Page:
We both came to photography after digital equipment became commonplace and have fully embraced technology in creating our photographs. You can read more about the gear we use here.
Photography is a creative pursuit for us, not a documentary one; using technology to enhance a photograph to better share what we experienced or want to convey is a common practice for each of us. Still, we do not add or delete any major elements, but will adjust tones, contrast, and colors to achieve what each of us considers to be our individual interpretation of a place and a moment in time. Even with these enhancements, every one of our photos represents a real moment that we experienced in nature and we try to keep them grounded in reality (except for Sarah’s black and white photos).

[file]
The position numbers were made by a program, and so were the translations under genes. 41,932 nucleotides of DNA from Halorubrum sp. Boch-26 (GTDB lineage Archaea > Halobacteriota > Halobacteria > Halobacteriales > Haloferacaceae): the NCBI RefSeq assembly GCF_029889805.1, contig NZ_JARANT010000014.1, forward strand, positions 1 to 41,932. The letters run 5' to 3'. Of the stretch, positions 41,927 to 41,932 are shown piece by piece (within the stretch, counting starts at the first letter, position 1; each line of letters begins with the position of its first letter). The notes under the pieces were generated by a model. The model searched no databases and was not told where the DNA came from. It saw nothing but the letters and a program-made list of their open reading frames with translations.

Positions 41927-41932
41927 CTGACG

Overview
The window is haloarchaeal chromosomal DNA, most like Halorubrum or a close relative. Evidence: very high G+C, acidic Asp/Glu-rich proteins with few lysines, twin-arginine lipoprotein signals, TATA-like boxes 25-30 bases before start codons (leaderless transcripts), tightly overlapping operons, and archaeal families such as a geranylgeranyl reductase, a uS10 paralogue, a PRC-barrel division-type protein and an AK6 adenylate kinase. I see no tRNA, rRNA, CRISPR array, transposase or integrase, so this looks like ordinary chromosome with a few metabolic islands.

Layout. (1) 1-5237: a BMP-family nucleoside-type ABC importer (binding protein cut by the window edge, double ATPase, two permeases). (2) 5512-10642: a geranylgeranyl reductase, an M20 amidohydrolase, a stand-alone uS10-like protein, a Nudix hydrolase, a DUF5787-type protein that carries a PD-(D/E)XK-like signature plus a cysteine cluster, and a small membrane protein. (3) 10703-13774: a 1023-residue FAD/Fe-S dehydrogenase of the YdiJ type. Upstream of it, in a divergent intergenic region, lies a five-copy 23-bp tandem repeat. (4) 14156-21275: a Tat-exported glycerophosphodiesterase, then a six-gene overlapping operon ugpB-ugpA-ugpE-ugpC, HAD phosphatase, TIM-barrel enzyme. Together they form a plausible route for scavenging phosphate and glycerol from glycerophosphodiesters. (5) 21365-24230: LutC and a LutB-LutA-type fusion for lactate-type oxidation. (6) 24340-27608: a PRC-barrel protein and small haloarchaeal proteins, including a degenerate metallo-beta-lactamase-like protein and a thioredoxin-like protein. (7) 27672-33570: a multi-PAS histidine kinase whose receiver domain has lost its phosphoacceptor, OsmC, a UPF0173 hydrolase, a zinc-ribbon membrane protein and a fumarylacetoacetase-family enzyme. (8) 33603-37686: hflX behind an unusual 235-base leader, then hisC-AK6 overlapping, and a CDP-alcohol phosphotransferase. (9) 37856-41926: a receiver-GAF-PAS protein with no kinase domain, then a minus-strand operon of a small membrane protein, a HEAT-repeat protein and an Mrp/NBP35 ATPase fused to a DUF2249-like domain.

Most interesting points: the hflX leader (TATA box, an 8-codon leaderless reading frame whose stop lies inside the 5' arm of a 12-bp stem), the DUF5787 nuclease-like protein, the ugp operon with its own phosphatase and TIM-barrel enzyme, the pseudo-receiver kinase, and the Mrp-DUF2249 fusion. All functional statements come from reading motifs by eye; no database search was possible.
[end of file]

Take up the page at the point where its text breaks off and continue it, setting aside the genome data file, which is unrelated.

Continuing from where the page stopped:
Specifically, we set our cameras to capture RAW files and process the files using Lightroom CC (for RAW processing and organization) and Photoshop CC (for everything else). Many times, especially for grand scenic landscapes, we will manually blend (with layers and masks in Photoshop) multiple exposures to overcome technical limitations of the camera’s dynamic range. These blends will increase dynamic range and depth of field, allow for reduced noise, and give us the option of selecting different shutter speeds throughout the composition.
For more information on our processing techniques and general workflow, please see our e-books, Beyond the Grand Landscape: A Guide to Photographing Nature's Smaller Scenes or our free e-book for newsletter subscribers, Five Photographs: From Field to Finished. You can also contact us with questions and we may be able to answer them individually or in a future blog post.
Photo: Zion National Park, Sarah Marino